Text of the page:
By halftime, Konawaena led 34-7 and it was 10 p.m. There was no consideration to call the game, not on homecoming night.

“The first quarter we got off to a lead. Elijah Kahele had a nice run and we scored right before the half. It was also their homecoming so there was a huge crowd,” Uemoto said.

The second half proceeded normally. Then the stadium lights went out with 10 minutes left. It was 10:45 p.m.


“I think the lights were on a timer. It’s 40-7. We’d just punched one in. People in the crowd started turning their phone lights on. It was a very trippy game, so we got our kids on the sideline,” Uemoto said.

The teams could wait, but it would be a typical 15-20 minutes before the lights would be back on 100 percent.

“It was Wyatt’s call. He talked to his administration. While we were discussing it, the lights were flickering back on,” Uemoto said. “It was going to take time, and it was almost 11 o’clock, we just put it all together.”

The game was done, and a trophy presentation followed. Kealakehe-Konawaena is also known as the Shawn Akana Classic.

“It’s named after one of the Kealakehe coaches. He passed away from cancer,” Uemoto said. “They awarded a trophy and the lights were coming back on. Both teams sang their alma maters.”

By the time the visiting Wildcats showered and got back into the bus, it was past 11:30 p.m.

To the outer reaches
Konawaena was the lone public high school on the entire Kona Coast for decades. Bonded to tradition, some families still send their children, grandchildren and great-grandchildren there rather than a closer option. Konawaena has one player from Pu‘unanhulu, a scenic site community on the slope of Hualalai Summit that is closer to Kealakehe than it is to Konawaena. Pu‘uanahulu has a small, neat church and is dotted by homestead houses, horse and cattle ranches, and Puu Lani Ranch Estates near Pu‘uwa‘awa‘a Cinder Cone State Park.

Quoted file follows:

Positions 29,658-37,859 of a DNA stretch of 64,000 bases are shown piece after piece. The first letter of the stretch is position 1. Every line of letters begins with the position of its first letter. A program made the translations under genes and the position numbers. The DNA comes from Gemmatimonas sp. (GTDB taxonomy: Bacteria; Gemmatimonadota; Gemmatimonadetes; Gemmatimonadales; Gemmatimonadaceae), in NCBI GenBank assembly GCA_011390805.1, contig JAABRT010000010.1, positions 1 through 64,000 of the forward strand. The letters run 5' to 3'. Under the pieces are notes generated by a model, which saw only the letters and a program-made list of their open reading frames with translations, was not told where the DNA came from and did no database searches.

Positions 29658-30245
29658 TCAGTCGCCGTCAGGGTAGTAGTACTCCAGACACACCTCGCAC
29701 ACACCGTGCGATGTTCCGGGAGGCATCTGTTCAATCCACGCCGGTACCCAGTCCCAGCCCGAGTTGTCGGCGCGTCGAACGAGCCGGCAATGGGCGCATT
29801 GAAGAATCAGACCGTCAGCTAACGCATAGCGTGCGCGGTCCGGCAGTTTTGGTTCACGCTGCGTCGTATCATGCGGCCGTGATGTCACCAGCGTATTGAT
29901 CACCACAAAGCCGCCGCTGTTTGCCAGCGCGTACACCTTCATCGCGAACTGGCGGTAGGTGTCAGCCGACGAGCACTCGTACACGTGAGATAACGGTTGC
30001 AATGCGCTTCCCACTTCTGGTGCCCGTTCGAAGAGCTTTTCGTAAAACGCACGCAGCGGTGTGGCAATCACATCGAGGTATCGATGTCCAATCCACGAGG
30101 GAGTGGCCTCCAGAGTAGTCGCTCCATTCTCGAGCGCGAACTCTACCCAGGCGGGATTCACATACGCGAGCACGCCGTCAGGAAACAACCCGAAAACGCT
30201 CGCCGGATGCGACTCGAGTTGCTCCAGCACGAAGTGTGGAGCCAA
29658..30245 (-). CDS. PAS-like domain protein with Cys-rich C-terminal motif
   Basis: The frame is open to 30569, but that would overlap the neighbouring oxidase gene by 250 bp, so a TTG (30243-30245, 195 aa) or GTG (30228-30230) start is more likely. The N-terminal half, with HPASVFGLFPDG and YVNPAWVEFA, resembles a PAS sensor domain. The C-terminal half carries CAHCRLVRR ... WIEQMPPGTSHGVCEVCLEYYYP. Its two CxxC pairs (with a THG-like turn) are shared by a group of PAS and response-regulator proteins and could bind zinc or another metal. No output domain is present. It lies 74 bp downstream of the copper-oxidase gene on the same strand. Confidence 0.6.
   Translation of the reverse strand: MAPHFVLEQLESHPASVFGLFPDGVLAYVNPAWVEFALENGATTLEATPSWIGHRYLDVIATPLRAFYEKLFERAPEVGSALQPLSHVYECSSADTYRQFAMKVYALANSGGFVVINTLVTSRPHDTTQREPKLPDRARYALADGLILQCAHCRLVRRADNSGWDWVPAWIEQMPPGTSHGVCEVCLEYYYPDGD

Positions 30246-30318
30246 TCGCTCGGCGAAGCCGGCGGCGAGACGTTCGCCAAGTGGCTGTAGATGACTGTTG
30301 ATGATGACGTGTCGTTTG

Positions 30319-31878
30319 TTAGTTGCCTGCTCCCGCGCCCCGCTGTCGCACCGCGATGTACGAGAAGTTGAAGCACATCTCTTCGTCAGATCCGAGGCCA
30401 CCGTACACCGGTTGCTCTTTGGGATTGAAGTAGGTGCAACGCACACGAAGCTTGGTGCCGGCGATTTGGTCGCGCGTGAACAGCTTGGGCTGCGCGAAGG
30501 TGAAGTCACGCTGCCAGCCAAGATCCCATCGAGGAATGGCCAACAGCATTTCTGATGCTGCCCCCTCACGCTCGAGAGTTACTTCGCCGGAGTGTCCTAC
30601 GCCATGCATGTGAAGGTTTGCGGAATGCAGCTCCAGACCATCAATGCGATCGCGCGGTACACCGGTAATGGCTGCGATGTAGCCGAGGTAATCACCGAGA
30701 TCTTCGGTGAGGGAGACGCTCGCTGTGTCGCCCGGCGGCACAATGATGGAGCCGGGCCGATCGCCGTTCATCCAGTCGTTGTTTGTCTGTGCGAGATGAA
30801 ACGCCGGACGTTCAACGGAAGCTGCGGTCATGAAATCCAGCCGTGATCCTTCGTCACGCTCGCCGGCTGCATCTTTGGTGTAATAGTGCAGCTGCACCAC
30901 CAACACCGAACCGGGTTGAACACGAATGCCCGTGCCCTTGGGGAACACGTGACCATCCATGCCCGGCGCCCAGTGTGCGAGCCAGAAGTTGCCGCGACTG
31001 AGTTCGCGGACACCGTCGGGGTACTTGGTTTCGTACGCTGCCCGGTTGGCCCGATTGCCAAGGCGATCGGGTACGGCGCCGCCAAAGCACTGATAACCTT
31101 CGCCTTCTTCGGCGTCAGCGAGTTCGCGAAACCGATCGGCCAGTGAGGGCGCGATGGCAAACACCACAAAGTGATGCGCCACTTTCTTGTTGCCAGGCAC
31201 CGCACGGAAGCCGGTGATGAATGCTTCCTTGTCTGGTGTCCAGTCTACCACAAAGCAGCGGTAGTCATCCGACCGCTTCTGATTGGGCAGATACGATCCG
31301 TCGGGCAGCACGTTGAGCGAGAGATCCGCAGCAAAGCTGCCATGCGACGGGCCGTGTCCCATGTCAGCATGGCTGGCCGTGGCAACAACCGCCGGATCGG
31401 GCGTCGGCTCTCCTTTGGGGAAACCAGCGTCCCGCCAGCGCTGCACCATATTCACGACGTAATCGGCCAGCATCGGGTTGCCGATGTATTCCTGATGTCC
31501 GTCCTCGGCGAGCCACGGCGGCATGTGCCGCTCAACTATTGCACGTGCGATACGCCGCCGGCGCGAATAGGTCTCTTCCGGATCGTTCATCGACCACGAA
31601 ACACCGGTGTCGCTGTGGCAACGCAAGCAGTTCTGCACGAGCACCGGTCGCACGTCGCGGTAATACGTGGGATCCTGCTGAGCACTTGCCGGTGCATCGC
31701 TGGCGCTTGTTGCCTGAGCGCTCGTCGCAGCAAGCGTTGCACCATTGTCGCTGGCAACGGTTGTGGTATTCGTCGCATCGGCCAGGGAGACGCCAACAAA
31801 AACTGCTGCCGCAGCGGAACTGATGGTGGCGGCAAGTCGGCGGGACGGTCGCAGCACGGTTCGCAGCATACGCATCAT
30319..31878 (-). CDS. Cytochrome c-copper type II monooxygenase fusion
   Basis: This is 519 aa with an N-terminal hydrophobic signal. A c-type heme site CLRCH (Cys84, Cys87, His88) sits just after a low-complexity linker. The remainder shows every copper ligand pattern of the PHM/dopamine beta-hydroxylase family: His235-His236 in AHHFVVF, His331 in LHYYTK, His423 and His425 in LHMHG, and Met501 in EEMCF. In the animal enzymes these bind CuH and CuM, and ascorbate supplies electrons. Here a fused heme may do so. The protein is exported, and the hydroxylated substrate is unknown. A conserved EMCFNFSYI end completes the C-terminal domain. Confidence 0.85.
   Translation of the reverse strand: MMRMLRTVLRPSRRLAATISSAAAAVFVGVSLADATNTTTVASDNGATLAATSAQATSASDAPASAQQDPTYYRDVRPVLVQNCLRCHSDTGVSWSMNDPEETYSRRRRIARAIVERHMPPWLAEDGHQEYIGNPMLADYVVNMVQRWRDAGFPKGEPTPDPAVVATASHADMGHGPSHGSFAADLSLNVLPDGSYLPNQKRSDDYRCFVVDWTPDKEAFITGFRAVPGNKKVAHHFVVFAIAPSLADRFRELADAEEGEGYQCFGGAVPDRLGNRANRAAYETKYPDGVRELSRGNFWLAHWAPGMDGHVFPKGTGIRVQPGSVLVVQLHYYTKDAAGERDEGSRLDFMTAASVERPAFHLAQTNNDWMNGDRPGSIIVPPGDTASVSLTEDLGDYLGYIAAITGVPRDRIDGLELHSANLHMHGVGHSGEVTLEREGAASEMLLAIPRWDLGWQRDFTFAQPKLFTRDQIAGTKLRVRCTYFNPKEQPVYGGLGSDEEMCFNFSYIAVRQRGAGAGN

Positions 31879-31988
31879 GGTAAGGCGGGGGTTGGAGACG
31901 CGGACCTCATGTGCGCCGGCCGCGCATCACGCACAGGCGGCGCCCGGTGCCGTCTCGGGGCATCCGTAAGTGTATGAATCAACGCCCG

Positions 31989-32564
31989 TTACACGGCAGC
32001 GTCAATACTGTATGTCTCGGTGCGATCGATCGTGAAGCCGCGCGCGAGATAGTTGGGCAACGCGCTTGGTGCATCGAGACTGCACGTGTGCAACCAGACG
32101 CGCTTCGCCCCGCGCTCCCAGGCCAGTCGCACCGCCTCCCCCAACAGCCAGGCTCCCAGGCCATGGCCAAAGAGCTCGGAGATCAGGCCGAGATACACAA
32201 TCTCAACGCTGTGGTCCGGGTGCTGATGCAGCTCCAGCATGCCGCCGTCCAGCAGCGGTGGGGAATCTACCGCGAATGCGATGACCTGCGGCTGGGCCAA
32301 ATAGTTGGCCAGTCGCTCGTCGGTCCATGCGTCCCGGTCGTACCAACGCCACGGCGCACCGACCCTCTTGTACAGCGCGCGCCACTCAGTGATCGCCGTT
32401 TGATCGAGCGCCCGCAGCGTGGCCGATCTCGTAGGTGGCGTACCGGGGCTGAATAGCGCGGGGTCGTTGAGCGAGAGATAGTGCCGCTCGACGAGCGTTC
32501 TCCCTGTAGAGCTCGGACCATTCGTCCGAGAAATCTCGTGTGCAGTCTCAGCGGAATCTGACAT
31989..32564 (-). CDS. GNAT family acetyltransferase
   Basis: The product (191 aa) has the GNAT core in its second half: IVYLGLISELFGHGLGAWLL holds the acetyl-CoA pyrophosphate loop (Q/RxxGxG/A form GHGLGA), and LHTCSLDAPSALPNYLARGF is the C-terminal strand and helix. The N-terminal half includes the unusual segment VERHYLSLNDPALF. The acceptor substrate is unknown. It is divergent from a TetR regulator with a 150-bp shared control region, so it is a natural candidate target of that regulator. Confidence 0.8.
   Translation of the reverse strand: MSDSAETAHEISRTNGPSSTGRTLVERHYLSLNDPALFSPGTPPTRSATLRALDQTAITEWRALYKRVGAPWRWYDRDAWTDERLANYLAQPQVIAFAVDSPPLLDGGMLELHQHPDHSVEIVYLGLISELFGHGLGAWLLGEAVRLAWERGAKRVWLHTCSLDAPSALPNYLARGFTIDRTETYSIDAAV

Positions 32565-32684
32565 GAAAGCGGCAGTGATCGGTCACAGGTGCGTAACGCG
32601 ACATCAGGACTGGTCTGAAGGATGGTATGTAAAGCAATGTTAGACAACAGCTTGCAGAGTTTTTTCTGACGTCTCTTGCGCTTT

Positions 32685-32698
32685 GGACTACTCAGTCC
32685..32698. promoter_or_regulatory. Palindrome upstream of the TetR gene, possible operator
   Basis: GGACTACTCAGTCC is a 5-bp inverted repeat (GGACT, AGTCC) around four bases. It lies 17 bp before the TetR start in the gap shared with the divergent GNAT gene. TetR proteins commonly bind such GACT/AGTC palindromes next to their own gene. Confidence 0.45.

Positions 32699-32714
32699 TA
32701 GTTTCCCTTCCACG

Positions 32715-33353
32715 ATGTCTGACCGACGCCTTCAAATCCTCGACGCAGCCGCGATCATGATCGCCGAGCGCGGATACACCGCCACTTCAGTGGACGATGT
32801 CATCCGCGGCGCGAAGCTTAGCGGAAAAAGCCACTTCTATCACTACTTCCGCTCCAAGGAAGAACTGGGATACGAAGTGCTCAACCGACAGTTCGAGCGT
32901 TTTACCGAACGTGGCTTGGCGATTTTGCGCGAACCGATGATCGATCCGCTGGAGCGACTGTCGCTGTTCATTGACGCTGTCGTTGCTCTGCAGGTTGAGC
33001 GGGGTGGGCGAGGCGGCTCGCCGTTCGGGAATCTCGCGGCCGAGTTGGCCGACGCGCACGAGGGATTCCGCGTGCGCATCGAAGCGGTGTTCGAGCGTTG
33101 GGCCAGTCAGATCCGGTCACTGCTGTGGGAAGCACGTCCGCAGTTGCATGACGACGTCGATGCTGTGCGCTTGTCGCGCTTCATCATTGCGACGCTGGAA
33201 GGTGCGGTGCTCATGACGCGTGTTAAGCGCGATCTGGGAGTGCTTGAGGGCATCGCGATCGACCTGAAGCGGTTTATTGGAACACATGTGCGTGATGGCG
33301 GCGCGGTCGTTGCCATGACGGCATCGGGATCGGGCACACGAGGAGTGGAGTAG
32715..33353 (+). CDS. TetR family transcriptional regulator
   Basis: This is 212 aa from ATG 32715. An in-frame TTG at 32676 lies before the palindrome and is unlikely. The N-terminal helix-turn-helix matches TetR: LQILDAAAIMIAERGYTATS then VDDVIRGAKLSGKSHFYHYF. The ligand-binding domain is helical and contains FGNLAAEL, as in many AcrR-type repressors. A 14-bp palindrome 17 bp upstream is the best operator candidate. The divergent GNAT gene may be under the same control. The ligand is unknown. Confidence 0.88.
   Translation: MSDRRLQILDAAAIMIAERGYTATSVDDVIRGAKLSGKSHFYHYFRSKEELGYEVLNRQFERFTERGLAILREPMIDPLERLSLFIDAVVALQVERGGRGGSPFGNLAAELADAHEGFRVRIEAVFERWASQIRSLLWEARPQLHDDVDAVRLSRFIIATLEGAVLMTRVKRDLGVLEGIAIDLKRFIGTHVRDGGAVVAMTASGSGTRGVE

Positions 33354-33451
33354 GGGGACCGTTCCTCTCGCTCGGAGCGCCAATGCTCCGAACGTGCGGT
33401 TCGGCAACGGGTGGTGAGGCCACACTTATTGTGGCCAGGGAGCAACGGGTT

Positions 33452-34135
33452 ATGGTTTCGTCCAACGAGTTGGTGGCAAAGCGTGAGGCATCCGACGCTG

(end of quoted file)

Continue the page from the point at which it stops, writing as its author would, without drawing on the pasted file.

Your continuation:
The player went directly home from Kealakehe rather than go all the way south to Konawaena, only to backtrack north. His distance home from Kealakehe was only 19 miles.

But there are three Wildcats who live in Ocean View, a town that has developed over the years. Most residents still rely on catchment systems for water. After returning to the Konawaena campus by roughly midnight, they still had another 36 miles of winding roads to cover. Some or all of the three may have stayed overnight in Kealakekua.

Another player is from Miloli‘i, one of the oldest fishing villages in Hawaii. It’s not as far as Ocean View, but the drive downhill from the main highway to the village is a trek like few other places. The drive from Konaweena to Miloli‘i is 27 miles in all.

The longest ride home was for a player who lives in Pahala, which is so far down South, it is on the other side of the Ka‘u Forest Reserve. The local high school, Ka‘u, just moved up from eight-man football to BIIF Division II.

“He’s been at Konawaena since before high school,” Uemoto added.

His ride home from Kealakehe was a 73-mile journey, if he didn’t stay overnight near campus.

“Some of them will get home around 2 a.m. Then they have to turn around and wake up for school.”

Uemoto will hit the brakes today.


“I debated after the game about Friday’s practice. No practice, but we might have practice Saturday morning,” he said.

Human error. Long rides. Lack of referees. If the lights had not gone out, the game would have kept going until 11 p.m. or later. The BIIF has always endured an most unusual set of challenges, including bus rentals that can run well over $500. But that’s another story.